can operate either as a standard EtherCAT slave using a CANopen over EtherCAT
(CoE) protocol, or it can be programmed to execute complex motion programs
directly at drive level, using the built-in motion controller and the EasyMotion
Studio platform. EasyMotion Studio automatically generates all the TML
instructions. Using TML programming, you can reduce the development time of
complex applications by distributing the intelligence between master and drive:
you can call complex motion functions, pre-stored in the drive memory, or
trigger their execution via I/O signals.
is suitable for the operation of brushless, dc or linear motors up to
640 W continuous / 1.3 kW peak voltages. Adding EtherCAT
compatibility to the IDM680 drive provides a potent combination of speed and various
operating modes, including: position or speed
profiles (trapezoidal, S-curve); 3rd order PVT and 1st
order PT interpolation; electronic gearing and camming; analogue or digital external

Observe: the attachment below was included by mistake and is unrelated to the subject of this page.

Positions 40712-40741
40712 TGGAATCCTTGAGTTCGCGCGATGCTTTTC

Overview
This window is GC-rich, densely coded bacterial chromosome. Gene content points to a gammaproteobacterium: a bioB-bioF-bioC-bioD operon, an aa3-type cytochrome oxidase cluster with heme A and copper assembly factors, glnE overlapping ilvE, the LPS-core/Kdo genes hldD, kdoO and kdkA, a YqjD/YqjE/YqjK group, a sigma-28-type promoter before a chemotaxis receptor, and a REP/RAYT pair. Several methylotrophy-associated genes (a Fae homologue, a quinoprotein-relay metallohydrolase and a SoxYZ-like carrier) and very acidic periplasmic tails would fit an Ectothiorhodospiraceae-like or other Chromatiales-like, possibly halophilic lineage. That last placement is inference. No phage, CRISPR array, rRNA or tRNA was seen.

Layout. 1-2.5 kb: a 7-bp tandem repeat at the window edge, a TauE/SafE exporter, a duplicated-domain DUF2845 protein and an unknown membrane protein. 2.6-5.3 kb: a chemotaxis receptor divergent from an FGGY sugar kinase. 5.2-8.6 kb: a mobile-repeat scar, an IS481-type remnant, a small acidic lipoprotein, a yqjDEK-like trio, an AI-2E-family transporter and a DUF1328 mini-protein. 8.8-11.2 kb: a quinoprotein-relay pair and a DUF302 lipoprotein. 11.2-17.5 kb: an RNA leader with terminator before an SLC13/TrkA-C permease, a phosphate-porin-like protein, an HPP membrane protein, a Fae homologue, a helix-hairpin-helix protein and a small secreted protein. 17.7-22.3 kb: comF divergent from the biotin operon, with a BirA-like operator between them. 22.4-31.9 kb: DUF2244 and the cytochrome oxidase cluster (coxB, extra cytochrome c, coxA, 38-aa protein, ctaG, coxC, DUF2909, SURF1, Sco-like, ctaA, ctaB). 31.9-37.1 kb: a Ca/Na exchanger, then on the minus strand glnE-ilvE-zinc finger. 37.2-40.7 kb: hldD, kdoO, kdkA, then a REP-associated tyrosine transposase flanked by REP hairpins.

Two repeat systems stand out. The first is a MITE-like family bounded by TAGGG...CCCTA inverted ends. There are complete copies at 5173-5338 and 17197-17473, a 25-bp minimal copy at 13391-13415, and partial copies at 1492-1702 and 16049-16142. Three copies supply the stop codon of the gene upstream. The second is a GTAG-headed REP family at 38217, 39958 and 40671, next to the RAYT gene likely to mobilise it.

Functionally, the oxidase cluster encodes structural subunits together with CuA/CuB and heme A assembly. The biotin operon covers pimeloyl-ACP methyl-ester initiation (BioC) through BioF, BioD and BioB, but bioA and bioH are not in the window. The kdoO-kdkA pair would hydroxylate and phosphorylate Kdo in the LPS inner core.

reference; open / closed loop and microstepping (up to 256 ÎĽsteps/step) for
drive is equipped with various sensors: digital and linear Halls, SSI, EnDAT,
BiSS, sine/cosine incremental encoders and resolver. PC/PLC motion libraries
are available for the drive's quick industrial integration.
with EtherCAT is useful to motion control applications that require high data
transfer rates, short data processing times and high synchronicity with low
jitter, such as plant or building automation industries.
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For industrial control applications, or even a simple assembly line, that machine can go almost 24/7 without a break. But what happens when the task is a little more complex? That’s where the “smart” machine would come in. The smart machine is one that has some simple (or complex in some cases) processing capability to be able to adapt to changing conditions. Such machines are suited for a host of applications, including automotive, aerospace, defense, medical, computers and electronics, telecommunications, consumer goods, and so on. This discussion will examine what’s possible with smart machines, and what tradeoffs need to be made to implement such a solution.